In fact, Lime wonders whether computer-based options might make it easier for people who've never been to therapy to try it out.

"Talking to a stranger about your feelings is not an easy thing to do. With the virtual world that we're in right now, that kind of barrier is helpful," she said. "You can just close your computer if you're feeling awkward."

For Burlington's Sarah Quintal, video-chatting with her therapist took some getting used to. And it wasn't easy to find space in her house to talk openly so that her roommate couldn't hear her. "It was definitely a lot of low, hushed words and whispering at first," she said. But after three sessions, Quintal adjusted to the new platform.

"I think it's a really positive appointment to have. It's definitely helped me with my routine a little bit," Quintal observed. "If anything, it's nice to see a familiar face that I've connected with for a while."

Of course, not all therapy is just talk, and not all types translate easily to a screen. Social worker Tanya Vyhovsky works with children and teens in Charlotte and Essex. With kids, therapy often looks a lot like play — and that's hard to replicate virtually. But Vyhovsky has found websites that allow her to play board games online with clients. Sometimes she'll do a scavenger hunt, asking a child to find items at home with prompts such as, "Can you find me something in your house that makes you feel really safe?"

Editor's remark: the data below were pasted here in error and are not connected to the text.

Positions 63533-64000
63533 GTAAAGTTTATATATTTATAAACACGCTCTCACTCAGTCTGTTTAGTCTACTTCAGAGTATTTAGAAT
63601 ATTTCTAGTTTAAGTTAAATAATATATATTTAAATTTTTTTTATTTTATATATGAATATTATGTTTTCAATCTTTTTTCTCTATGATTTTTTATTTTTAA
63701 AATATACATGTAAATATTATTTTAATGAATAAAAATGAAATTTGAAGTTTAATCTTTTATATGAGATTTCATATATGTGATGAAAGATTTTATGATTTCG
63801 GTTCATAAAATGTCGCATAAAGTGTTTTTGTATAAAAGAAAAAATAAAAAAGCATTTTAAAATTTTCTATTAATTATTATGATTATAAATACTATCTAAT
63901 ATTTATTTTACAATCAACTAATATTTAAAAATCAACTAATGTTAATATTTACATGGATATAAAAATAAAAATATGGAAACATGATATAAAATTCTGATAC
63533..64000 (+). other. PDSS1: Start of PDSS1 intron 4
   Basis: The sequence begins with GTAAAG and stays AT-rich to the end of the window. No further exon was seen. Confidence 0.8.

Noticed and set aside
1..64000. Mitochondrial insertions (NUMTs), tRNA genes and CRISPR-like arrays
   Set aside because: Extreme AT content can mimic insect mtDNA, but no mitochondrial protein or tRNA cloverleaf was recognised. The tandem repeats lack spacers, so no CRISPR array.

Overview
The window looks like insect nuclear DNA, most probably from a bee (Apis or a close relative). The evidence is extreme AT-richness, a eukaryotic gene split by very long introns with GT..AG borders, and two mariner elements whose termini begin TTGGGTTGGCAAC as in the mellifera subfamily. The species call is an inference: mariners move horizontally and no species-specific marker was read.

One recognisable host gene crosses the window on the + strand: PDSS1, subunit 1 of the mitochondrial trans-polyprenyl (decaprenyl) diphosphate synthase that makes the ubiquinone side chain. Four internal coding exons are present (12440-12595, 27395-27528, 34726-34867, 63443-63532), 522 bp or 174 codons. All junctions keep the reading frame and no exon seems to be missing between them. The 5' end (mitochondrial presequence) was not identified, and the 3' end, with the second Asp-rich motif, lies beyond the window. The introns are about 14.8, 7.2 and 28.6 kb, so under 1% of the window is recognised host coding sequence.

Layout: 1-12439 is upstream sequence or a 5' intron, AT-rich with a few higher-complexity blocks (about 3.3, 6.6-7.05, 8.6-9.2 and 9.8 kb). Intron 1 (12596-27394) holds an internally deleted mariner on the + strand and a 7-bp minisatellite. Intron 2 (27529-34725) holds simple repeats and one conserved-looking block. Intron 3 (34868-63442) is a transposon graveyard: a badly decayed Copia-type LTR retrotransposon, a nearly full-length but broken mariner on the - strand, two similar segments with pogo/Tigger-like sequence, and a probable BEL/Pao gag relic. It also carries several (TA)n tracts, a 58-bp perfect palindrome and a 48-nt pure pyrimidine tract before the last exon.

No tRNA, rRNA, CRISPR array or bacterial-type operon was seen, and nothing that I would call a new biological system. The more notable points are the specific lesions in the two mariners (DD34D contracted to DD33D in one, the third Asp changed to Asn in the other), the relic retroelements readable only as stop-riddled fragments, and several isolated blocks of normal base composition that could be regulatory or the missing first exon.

"In that sense, we're digging into a deeper place. I get to meet cats and siblings," Vyhovsky said. "In that home space, kids can actually translate out the stuff that we're doing in my office."

The coronavirus pandemic has reduced some of the normal legal hurdles for telehealth. The U.S. Office for Civil Rights, which enforces the Health Insurance Portability and Accountability Act, has said it won't penalize health care providers for using non-HIPAA-compliant technologies, including the standard version of Zoom and Apple's FaceTime. (My therapist has a HIPAA-compliant platform, but it's glitchy, so we've resorted to FaceTime.)

Most insurers, including Blue Cross Blue Shield and Medicaid, have been billing telehealth appointments like standard in-person appointments, according to Nash.

Lisa Carton, a Bennington-based social worker and therapist, said she'd been thinking about moving her practice entirely online for a while, and the pandemic has forced a trial by fire. But she said clients have been contacting her far less often since the pandemic hit. She thinks that when people are facing immediate stressors, they don't feel like they have the energy to work though their feelings in therapy.

"They get overwhelmed," Carton said, "and they think about going [to therapy], and sometimes they think that they should. But that shame doesn't help."

Carton believes undergoing a difficult time actually presents a good opportunity to delve into one's emotional reactions to struggle. Her clients, she said, "are feeling traumatized. So then we have the opportunity to look at what that actually means."

I can understand the impulse to think a pandemic is not the time to dive into the psyche. When has someone treading water ever thought that was a perfect time to examine their fear of drowning? For me right now, it's just nice to have someone to talk to — someone whose job is never to get bored of my fretting.

My therapist holds me accountable for taking better care of myself, in big ways and small. During times of uncertainty, that's something I think we can all use. Some days, I go for a walk so I can tell my therapist I took a walk. And then I've gone for a walk, which does make me feel better. Sometimes it's that simple.

Correction, April 29, 2020: A previous version of this story misstated where Tanya Vyhovsky is based. She works in Charlotte and Essex.

The original print version of this article was headlined "Staying Connected | As therapy moves online, counselors and clients adjust"